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On the right side, the east, of the small creek. Some very good steeper climbing and a couple of nice face climbs.

Access issues inherited from Blue Mountains

The Blue Mountains are a World Heritage listed area. The Grose Valley, the cliffs around Katoomba and much of the Narrow Neck peninsula are part of the Blue Mountains National Park which is managed by the NPWS. The Western Escarpment - where most of the climbing is - is Crown Land managed by the BMCC. While the NPWS Plan of Management nominates several locations in the National Park where rock climbing is deemed appropriate, the majority of the climbing remains unacknowledged. To maintain access our best approach is to 'Respect Native Habitat, Tread Softly and Leave No Trace'. Do not cut flora and keep any tracks and infrastructure as minimal as possible.

Practically all crags are either in National Park or in council reserve: dog owners are reminded that dogs are not allowed in National Parks at any time and fines have been issued, while for crags on council reserve the BMCC leash law requires that dogs be on-leash.


Turn right where the track splits at the big fallen tree and boulder. Follow obvious track up and around the boulder, keep going until you see the nice curved overhanging wall where you'll find Moan Groan Dial Tone and Silence of the Cams etc.

Ethic inherited from Blue Mountains

Although sport climbing is well entrenched as the most popular form of Blueys climbing, mixed-climbing on gear and bolts has generally been the rule over the long term. Please try to use available natural gear where possible, and do not bolt cracks or potential trad climbs.

Because of the softness of Blue Mountains sandstone, bolting should only be done by those with a solid knowledge of glue-in equipping. A recent fatality serves as a reminder that this is not an area to experiment with bolting.

If you do need to top rope, please do it through your own gear as the wear on the anchors is both difficult and expensive to maintain.

It would be appreciated if brushing of holds becomes part of your climbing routine - do it with a soft bristled brush and never a steel brush!

The removal of vegetation - both from the cliff bases and the climbs - is not seen as beneficial to aesthetics of the environment nor to our access to it. However, the fast growing scrub can conceal walking tracks in mere months, so bringing a pair of secaturs and pruning as you walk is a good way of helping out with the constant task of track maintenance. Some appropriately discreet pruning is a far better alternative then track braiding (which causes far more damage). It's also a good warmup for your forearms! However, do so only on Council land and not in the National Park.


Some content has been provided under license from: © Australian Climbing Association Queensland (Creative Commons, Attribution, Share-Alike 2.5 AU)


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Grade Route

FA: S.Squires, 1986

Start as for Mosh and traverse left along the break. A rack of cams is handy.

FA: S.Squires & J.Ryan, 1997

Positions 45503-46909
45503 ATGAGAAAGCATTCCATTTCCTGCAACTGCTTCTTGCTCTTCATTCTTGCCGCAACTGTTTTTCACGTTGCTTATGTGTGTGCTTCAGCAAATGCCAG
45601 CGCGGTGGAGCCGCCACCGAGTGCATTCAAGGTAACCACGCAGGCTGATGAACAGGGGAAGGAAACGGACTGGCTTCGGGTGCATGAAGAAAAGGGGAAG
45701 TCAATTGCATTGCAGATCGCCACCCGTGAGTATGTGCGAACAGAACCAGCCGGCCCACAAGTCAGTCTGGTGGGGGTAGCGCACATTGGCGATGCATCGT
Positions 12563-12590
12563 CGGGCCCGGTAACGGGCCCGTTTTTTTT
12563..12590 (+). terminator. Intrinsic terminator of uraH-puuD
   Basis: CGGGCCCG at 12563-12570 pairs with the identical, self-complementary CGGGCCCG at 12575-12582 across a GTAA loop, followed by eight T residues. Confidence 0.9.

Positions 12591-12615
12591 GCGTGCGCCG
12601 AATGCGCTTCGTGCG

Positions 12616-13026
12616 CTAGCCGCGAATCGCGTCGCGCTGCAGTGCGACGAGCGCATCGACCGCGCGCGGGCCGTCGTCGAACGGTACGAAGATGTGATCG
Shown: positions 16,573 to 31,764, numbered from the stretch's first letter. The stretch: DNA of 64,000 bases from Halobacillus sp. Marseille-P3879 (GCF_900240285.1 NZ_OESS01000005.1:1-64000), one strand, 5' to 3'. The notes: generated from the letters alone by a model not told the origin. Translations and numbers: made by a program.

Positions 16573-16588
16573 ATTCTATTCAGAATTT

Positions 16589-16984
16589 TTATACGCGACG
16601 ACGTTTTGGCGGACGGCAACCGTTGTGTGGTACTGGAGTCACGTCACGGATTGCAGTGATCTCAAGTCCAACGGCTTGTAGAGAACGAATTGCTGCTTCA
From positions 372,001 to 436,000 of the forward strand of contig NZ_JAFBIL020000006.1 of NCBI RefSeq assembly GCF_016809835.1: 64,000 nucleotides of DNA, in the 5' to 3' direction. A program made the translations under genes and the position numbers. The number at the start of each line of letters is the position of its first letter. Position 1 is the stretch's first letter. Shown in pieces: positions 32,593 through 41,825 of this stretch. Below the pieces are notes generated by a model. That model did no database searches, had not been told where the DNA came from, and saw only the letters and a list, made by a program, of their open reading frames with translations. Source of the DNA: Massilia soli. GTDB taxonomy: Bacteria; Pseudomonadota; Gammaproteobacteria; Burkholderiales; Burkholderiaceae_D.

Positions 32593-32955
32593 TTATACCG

Two small/rusted looking carrots which are hard to spot and some gear to tree.

Start 15 meters left of preceding climbs on the right hand side of the wall near the arete.

2 carrots and cams / wires, lower off / belay off tree.

Start a couple of meters left of 'Unknown 0'

FA: Unknown, 2000

2 carrots, cams /wires. Lower off tree / belay off tree.

Start: 2 meters left of 'Unknown 1'

2 carrots, cams / wires. Lower off tree.

Start: 2 meters left of 'Unknown 2'.

FA: Unknown, 2000

Start: This and the following 2 routes are on the uninspiring wall with the overhanging dinner plates.

FA: S.Squires, 1996

Up slab to roof with a wire placement between the first and second bolts. Finish at DBB

FA: S.Squires & D.Geraghty, 1996

FA: S.Squires & D.Geraghty, 1996

Start: Small wall facing the main wall.

FA: D.Geraghty & S.Squires, 1996

Start: The dirty corner/ramp to the left of SN.

FA: S.Squires, 1996

Dec 2012 update: ledge between bolt 1 and 2 has disintergrated. Now dirty and needs attention before its climbable again.


Start: The 1st route on the main wall.

FA: S.Squires, 1997

FA: S.Squires & P.Lawlor, 1997

Start: On the slab 4m left of 'Libby the Lick'. Up the water scoop.

FA: P.Lawlor & M.Spinaze, 1996

Start: As for MGDT, then traverse up and left to the far left anchors crossing SOTC.

FA: S.Squires & M.Spinaze, 1996

Start: 3m left of MGDT below the single carrot. Head straight up to anchors.

FA: S.Squires & D.Geraghty, 1996

Sandy slightly overhung corner crack between The Reprieve and SOTC. Start up slab to base of corner then up. Signs of traffic, unsure of route history.

Start: The arete about 5m left of SOTC.

FA: S.Squires, 1996

FFA: S Squires, 1996

FFA: S. Squires, 1996

FFA: S. Squires, 1996

Up flake the left and through rooflet to crack

FA: C George, 2006

FFA: M. Pricher, 1999

FFA: M. Pricher, 1999

FFA: S. Squires & D. Geraghy, 1996

FFA: S. Squires, 1999

Runout is an understatement. Single carrot ~5m up.

The right hand side of the slabby face about 50m left of previous route. Dangerously high first bolt about 5m up.

FFA: D. Geraghy & S. Squires, 1996

Start just left of ICCJ.

Has no anchor. So either carefully traverse to the ICCJ anchor or climb back down.

FFA: S. Squires & D. Geraghy, 1996

FFA: S. Squires & D. Hartley, 1996

FA: John Croker & Mike Patterson, 2003

FA: Mike Patterson & John Croker, 2003

FA: Mike Patterson & John Croker, 2003

Done ground up / onsite. Follow the seams and cracks heading generally straight up. Walk off and lower from tree.

Start: 2 meters left of Unknown 3.

FA: Cameron Breeze, 3 Jan 2009


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